Other than that the bike went well. Over 200k you go through sections where you’re focused, then unfocused and day dreaming. The 2nd lap was probably the most challenging as you have the thought that you got to do this again. The 3rd you start to see light at the end of the tunnel and it gets better.

My mental game mantra was something I read and it had to do with my nutrition.

If you feel good eat, if you feel bad slow down so you can eat” I wanted to have enough fuel in me for the run. I managed to consume 4 gu gels, 2 bananas, 3 breakfast bars, 1.5 liters of Gatorade, a lot of water/aqualyte and 6 salt tabs.

Actual time 6:50 a little longer than desired but still a PB

Seen my wife while running up the red carpet and she shouted how was it. “Awesome” I sarcastically responded.

It was however pretty awesome seeing the transition tent and being under the shade. While tying my shoes another athlete was sitting on the bench with his head in his hands. I asked if he was done and with a teary face he looked up and said he could not do it. "It’s way too hot" As I left the tent he shouted advice "Put Sunblock"

Last year I got burnt badly so I was prepared for the sun this year with a long sleeve compression top and I applied sunblock (which I kept on me) to my face every hour on the bike.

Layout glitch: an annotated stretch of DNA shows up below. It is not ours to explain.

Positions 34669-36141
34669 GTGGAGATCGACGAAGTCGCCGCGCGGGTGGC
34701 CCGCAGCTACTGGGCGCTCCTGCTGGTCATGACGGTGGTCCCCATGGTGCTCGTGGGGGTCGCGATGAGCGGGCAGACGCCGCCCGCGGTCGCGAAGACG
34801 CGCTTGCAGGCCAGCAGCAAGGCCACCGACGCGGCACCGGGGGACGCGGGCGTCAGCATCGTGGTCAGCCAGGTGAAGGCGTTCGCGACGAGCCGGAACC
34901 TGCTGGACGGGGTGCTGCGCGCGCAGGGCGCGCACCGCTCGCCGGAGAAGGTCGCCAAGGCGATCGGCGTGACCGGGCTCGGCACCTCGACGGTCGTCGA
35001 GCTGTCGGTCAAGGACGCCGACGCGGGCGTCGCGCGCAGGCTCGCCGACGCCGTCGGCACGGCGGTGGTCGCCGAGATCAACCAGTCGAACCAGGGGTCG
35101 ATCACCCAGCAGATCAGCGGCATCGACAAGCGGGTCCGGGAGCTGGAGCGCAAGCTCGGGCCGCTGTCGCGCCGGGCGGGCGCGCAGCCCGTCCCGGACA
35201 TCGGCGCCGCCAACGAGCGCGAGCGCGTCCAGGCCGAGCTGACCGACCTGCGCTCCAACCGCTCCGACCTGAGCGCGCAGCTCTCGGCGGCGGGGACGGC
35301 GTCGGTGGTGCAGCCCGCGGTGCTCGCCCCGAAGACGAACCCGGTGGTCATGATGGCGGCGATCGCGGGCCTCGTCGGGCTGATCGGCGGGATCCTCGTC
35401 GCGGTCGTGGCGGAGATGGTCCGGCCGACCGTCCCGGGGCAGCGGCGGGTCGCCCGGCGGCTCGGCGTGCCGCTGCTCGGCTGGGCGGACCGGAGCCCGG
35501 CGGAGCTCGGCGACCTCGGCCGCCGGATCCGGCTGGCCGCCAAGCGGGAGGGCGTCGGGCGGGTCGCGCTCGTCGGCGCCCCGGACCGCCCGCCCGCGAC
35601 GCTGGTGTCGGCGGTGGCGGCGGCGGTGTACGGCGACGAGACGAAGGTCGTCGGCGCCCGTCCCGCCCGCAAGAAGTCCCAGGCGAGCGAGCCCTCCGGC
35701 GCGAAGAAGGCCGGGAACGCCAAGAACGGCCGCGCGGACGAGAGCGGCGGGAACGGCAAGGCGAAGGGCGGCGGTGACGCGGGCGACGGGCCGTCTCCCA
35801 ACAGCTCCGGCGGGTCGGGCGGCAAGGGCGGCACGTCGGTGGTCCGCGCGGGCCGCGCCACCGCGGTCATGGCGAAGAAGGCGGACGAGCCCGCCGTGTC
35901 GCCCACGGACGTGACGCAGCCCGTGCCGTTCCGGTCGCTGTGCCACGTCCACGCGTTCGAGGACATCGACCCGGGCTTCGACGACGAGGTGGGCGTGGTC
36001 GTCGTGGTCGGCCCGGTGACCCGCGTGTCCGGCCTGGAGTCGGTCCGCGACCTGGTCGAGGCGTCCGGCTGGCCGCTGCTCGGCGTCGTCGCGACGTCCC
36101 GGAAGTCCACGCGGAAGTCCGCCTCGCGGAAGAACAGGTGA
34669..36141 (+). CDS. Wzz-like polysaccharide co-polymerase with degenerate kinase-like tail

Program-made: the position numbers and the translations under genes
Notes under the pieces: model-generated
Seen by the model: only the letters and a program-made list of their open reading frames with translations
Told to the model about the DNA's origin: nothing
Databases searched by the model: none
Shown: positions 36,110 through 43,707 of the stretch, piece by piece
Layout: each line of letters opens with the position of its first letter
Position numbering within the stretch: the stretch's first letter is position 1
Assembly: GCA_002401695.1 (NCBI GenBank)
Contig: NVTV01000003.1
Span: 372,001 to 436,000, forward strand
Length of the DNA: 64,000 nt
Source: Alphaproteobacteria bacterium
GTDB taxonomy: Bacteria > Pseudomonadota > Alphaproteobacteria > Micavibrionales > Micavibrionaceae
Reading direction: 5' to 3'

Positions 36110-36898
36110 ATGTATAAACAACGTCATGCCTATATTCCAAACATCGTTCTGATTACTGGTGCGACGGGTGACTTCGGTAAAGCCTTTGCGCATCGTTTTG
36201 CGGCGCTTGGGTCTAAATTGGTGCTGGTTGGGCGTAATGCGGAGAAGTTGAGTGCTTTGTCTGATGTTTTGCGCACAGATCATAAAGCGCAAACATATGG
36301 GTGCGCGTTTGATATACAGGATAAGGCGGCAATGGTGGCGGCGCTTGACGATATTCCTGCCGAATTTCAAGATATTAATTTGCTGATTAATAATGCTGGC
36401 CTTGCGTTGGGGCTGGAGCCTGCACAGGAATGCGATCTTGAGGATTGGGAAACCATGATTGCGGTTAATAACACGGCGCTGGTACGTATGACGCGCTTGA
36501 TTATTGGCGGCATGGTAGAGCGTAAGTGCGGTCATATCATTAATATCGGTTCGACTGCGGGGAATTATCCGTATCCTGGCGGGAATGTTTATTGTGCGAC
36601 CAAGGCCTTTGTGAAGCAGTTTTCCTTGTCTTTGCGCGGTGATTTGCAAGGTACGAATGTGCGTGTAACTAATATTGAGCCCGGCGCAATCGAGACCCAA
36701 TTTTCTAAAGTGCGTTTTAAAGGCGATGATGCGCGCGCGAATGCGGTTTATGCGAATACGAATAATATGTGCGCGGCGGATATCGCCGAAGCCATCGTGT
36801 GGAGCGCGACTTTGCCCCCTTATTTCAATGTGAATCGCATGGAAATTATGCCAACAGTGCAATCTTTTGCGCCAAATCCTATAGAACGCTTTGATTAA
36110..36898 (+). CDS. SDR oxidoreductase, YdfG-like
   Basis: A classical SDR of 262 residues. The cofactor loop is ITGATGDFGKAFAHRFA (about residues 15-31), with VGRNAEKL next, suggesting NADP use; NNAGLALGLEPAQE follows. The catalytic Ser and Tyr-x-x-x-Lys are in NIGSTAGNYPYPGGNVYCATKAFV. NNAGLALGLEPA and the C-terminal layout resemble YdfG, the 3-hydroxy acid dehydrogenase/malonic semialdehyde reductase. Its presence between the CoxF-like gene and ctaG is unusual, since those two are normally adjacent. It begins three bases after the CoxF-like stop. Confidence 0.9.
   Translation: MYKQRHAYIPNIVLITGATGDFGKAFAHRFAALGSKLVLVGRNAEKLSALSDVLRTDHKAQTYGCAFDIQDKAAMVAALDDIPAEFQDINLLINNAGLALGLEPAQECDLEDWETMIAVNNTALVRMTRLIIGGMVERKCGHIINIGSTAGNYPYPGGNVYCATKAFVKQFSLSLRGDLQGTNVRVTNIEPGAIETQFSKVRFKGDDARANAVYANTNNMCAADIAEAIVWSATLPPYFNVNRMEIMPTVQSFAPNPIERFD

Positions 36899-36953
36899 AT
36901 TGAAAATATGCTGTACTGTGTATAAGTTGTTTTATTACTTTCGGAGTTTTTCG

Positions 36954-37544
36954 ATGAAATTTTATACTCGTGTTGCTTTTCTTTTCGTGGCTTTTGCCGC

Run target was 1:50 (overall run target was to finish strong and imagine running another 20k)

I knew my target was pretty quick as the last 20k I had done after a 90k bike last year, side stitches stopped me in my tracks. This time I was more prepared. I just needed to keep my heart rate down. While running I was actually happy to be running. The volunteers were awesome and the support from the spectators was helping a lot.

Started out by setting a good pace and being careful about what I was consuming in the aid stations.

I had the aqualyte along with showers from the water and sponges (man those sponges are magical).

Felt strong the whole run and decided to consume Pepsi at around 10k. Had never had it before on a run as I was concerned I was going to side stitch from it.  Made sure I only sipped it slightly and Wow pure joy.

Anyway I managed to keep my heart rate below 160 which is where I felt comfortable. Around the last 3k was the first time my legs started to take more strain with my hamstrings twitching slightly.

After looking at my splits my last 5k was the slowest. Which is expected I suppose?

Crossed the finish line and was definitely happy to stop running at that point. I thought at that stage could I do this for another 20. Probably not at that pace but with a slightly different strategy I think I can. Wait I know I can.

Actual time 1:49 happy with that

Total race time 9:40 super happy with that.

Got my medal at the finish line and immediately put it around my wife's neck, she earned it just as much as I did. In return she passed me a chocolate milkshake we had discussed as a joke. What a huge mistake. Dairy at the finish line so early is not a good idea for my at that point, fragile stomach.

It was an awesome race with awesome support but especially from my wife Sara.

Lost 2 kg on the day but putting it all back on in prep for the big one :)